Like the Apostle Paul and Jesus before him, the Apostle John was a trainer of church-planters or new church start-ups. He would train up his leaders and then disperse them throughout areas in the Greek world where the witness of a community of Jesus-followers was not yet present. Not much is known about this. This is apparent from some of the inferences that John makes in these two tiny letters. It was this Greek world that John seems intent on reaching; this becomes clear by the theological arguments in the letters. He is writing to ‘the Elect Lady’ and ‘Gaius’ respectively, whom we’ve never met before in the biblical narrative and little is known of them other than in 2 & 3 John. Nevertheless, it is to these little, vulnerable churches that meet in their houses that John seeks to address in his epistles.
In both 2 & 3 John there is the sense of preserving the life of these youthful churches from outside enemies and from those amidst their ranks. This enemy were known as – ‘the Gnostics’. These Greek thinkers believed strongly in a dualised world. This was a polarised way of thinking that saw opposition between the earth and heaven, God’s closeness (immanence) versus his loftiness (transcendence), humanity versus God, the material versus the spiritual, the body versus the soul, ethics and deeds versus internal knowledge. In other words, anything that was physical was clearly understood as evil. Anything that was ethereal and immaterial was considered good.
The Gnostics offered a secret knowledge of Jesus to the ignorant. This was their false gospel. Knowledge was key. But John stressed a lived life of faith which stemmed from right thinking, not solely an exclusive knowledge.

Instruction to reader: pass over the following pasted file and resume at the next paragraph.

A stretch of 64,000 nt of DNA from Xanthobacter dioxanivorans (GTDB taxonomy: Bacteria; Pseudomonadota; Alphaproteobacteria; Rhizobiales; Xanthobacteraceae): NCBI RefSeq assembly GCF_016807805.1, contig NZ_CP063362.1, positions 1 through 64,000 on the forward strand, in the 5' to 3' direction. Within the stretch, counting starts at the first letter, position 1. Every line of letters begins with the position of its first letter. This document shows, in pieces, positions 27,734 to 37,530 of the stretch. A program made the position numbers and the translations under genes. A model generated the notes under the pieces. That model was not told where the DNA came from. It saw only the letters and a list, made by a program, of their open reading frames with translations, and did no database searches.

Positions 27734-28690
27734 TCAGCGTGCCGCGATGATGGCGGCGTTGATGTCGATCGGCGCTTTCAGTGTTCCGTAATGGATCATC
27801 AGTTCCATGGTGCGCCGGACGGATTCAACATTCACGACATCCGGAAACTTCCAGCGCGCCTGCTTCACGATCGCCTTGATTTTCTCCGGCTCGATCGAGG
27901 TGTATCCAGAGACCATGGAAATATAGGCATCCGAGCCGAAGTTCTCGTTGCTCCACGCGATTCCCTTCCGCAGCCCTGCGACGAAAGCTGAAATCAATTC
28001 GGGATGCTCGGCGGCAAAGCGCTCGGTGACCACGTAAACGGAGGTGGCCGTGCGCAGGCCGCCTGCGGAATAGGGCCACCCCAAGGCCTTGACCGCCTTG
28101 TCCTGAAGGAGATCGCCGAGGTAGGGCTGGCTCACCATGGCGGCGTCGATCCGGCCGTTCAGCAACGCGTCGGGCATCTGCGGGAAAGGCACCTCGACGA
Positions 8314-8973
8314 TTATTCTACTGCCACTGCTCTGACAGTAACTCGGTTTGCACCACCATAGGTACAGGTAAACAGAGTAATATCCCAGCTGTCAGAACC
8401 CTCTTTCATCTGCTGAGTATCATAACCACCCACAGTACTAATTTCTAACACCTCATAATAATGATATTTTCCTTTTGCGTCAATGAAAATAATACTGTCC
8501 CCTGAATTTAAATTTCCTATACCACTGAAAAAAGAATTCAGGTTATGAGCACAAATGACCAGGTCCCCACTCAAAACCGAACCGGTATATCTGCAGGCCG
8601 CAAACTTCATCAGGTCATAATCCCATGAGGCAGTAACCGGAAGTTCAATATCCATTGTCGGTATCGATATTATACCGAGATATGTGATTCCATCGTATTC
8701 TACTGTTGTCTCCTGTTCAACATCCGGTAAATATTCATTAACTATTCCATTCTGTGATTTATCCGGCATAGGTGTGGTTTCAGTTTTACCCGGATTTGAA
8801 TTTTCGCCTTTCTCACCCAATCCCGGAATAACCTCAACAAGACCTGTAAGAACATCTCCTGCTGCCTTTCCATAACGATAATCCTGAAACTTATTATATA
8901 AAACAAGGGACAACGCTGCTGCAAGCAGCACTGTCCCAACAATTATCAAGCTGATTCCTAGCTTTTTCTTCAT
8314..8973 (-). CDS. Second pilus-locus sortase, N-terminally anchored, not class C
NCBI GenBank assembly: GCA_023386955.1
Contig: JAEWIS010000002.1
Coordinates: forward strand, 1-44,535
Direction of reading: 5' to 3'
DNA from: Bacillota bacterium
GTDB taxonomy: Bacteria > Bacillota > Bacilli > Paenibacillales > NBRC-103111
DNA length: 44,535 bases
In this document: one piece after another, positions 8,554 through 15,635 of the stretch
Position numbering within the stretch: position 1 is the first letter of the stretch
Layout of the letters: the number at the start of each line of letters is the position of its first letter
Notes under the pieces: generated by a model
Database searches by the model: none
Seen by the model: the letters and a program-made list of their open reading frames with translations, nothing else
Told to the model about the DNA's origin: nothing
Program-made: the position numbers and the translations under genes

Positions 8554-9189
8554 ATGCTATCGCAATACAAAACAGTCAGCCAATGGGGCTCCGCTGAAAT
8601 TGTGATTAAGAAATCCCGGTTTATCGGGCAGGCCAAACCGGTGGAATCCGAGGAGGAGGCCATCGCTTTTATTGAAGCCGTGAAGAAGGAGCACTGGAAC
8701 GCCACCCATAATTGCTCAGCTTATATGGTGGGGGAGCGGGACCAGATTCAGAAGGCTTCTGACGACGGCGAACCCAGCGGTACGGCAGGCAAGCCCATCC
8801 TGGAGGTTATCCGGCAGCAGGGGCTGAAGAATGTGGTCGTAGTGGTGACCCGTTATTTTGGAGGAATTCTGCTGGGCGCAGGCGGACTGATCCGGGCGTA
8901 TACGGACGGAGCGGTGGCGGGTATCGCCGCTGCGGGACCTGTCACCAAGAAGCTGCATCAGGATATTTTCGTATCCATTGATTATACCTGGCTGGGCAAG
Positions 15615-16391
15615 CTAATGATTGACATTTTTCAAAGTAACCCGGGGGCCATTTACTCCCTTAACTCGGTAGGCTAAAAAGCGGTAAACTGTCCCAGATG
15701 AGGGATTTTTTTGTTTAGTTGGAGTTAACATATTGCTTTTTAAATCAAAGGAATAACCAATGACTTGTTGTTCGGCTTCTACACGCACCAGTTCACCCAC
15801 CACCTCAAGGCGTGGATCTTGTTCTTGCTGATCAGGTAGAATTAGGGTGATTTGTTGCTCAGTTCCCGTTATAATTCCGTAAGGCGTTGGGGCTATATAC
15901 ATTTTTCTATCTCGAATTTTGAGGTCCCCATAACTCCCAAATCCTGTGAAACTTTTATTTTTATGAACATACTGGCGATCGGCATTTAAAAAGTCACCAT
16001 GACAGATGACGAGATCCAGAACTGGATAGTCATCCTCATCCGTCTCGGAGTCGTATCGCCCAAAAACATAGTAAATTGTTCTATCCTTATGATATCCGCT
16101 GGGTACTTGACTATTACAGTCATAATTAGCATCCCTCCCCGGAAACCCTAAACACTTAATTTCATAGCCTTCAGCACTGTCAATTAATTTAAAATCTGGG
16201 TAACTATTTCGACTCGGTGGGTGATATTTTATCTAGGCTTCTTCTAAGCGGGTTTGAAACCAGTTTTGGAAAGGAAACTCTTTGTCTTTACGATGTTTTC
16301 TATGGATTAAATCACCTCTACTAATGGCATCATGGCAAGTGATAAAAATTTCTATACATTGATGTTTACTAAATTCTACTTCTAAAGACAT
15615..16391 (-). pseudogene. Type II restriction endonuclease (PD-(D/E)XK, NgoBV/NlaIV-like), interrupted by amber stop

Thus, when the incarnation of God the Son was promoted Gnostic reason was undermined because surely God could not lower himself to take a physical, human body? Surely this could not be! For by becoming human, by becoming physical God must have become evil! 2 John 7 should be analysed in light of this erroneous thinking.
3 John should be read in light of the troublesome Diotrephes, someone who was in danger of losing ‘control’ of a small house church he’d gained influence over. If John’s letter was allowed to circulate among its members, he was sure to be found out and his authority undermined. Who are those who hold the truth? This was the key question that John put forth among those he had oversight over. The answer: (i) only those who confess Jesus as the Son of the Father, who came ‘in the flesh’ were to be trusted. (ii) Not only this, but those who lived out the values of this Jesus and thus compounded these doctrinal truths were those who were clearly ‘in the truth.’
Only by paying attention to these things will the spread of Gnosticism be curbed. By participating in their error one had joined their deception! John’s apostolic protection of small groups of true followers was therefore paramount!
I. Howard Marshall, The Epistles of John (New International Commentary), Grand Rapids, MI: Eerdmans 1978
Stephen S. Smalley, 1,2,3 John (Word Bible Commentary), Dallas: Word Books 1984
H. L. Drumwright Jr., ‘The Epistles of John’ in Merril Tenney (Gen. ed.), The Zondervan Pictorial Encyclopedia of the Bible – Vol.3, Grand Rapids, MI: Zondervan Publishing House 1978, 656-7